As I've mentioned before in this blog (and elsewhere), we work with many clients to help them implement risk based software and system testing. Two key steps in this process are the identification and assessment of risks to the quality of the system. In my 15 years of experience doing risk based software testing, I've found that the only reliable way to do this is by including the appropriate business and technical stakeholders.
When I explain this to people getting started, I sometimes hear the objection, "Oh, our project team members are all very busy, so I can't imagine they'll want to spend all the time required to do this." Fortunately, this is an easily resolved concern.
First of all, to answer the "why would they want to participate?" implication of that objection, I'd refer you to my previous blog post on this topic here. Next, let's look at the "how much time are we talking about" implication.
For most stakeholders, risk based testing involves only a little bit of their time to collect their thoughts. Risk identification via one-on-one or small team interviews requires about 90-120 minutes each, with risk assessment interviews either being separate follow up discussions of about the same length or even sometimes included in the risk identification interview. There's typically a subsequent meeting to review, finalize, and approve the risk assessment.
It's true that, by using project team brainstorming sessions, the workload on the stakeholders is higher than just 2-3 hours total. Risk identification and assessment via brainstorming sessions requires a single, typically one-day meeting. Most of our clients choose the "sequence of interviews" approach, because of the difficulty of scheduling all-day meetings.
Either way, the interview or session participants need to think about three questions during these steps in the process:
By including the right selection of technical and business stakeholders, and thinking realistically (i.e., with neither excessive pessimism or optimism) about these three questions, the stakeholder team can produce a realistic and practical quality risk assessment.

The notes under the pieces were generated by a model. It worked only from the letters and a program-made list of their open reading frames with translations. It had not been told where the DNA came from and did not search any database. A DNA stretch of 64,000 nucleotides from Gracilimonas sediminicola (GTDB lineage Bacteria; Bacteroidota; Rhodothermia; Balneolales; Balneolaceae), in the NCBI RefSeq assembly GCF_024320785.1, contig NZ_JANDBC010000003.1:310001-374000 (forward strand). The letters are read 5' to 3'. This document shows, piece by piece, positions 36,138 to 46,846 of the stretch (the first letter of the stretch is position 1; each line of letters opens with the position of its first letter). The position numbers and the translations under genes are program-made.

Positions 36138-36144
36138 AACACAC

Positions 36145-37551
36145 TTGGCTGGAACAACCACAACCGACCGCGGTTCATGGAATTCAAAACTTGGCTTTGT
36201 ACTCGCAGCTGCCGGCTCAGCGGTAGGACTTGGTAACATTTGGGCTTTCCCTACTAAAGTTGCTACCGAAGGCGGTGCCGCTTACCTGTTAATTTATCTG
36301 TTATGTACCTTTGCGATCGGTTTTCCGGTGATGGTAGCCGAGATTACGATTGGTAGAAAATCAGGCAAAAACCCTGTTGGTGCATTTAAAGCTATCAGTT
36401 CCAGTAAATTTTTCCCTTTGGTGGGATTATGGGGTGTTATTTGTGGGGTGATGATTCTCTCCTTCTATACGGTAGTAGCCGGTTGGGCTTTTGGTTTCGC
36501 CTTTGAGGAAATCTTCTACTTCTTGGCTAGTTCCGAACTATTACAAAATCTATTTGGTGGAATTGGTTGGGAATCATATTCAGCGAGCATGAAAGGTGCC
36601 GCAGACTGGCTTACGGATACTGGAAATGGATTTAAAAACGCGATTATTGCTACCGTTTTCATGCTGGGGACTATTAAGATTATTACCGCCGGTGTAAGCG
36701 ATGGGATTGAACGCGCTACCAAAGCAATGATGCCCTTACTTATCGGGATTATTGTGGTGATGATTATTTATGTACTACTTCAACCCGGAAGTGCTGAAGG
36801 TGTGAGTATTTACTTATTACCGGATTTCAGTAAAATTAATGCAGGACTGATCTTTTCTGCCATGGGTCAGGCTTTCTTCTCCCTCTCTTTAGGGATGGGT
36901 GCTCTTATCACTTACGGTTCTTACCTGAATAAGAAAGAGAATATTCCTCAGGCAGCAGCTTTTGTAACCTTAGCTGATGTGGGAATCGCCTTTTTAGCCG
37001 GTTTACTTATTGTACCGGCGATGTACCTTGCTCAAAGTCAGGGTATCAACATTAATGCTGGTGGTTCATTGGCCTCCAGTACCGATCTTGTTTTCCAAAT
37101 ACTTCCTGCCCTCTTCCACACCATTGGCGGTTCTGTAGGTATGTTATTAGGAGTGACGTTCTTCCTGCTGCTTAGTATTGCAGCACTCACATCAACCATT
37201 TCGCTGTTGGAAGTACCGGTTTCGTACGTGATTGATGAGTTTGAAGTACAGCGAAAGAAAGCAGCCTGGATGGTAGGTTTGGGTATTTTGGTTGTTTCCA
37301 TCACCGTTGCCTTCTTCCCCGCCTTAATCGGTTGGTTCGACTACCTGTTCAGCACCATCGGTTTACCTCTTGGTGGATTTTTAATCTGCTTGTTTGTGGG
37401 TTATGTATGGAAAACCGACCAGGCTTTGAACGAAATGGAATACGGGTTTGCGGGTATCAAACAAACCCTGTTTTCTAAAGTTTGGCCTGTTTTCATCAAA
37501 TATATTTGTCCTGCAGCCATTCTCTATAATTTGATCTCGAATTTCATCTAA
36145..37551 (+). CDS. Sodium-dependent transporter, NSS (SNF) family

If you're interested in more information on risk based testing, you might want to take a look at the videos and other resources available here.
Good bug reports are important. For many test teams, they are the primary deliverable, the most frequent and common touchpoint between the test team and the rest of the project. So, we'd better do them well.
Here are ten steps I've used to help my testers learn how to write better bug reports:
If you apply these steps to your daily work as a tester, you'll find that bugs get fixed quicker, more bugs get fixed, and programmers will appreciate your attention to detail.
We work with a number of clients to help them implement risk based testing. It's important to keep the process simple enough for broad-based participation by all stakeholders. A major part of doing so is simplifying the process of assessing the level of risk associated with each risk item.
To do so, we recommend that stakeholders assess two factors for each risk item:
Likelihood arises primarily from technical considerations, such as the programming languages used, the bandwidth of connections, and so forth.
Impact arises from business considerations, such as the financial loss the business will suffer, the number of users or customers affected, and so forth.
We have found that project stakeholders can use these two simple factors to reach consensus on the level of risk for each risk item. These two factors are also sufficient to achieve the benefits of risk based testing that I discussed in an earlier post. Using more than these two factors tends to make this process overly complicated and often results in the failure of attempts by project teams to implement risk based testing.
It's important for project teams to select the right mix of test strategies for their projects. In our training, outsourcing and consulting work, we typically see one or more of the following strategies applied:
It's important to remember that strategies may be combined; test managers should employ all of the strategies that they can effectively and efficiently employ on a given project. Test managers should carefully select and tailor the strategies they use for a project.
Since software testing is an assessment of quality, this question is not a theoretical one. I suggest using a definition from J. M. Juran, one of the quality gurus who helped Japan achieve its astounding progress in the last 60 years. Juran wrote that "quality is fitness for use. Features [that] are decisive as to product performance and as to 'product satisfaction'... The word 'quality' also refers to freedom from deficiencies…[that] result in complaints, claims, returns, rework and other damage. Those collectively are forms of 'product dissatisfaction.'" Since satisfaction revolves around the question of who is (or isn't) satisfied, it's clear that Juran is referring to the satisfaction of key stakeholders.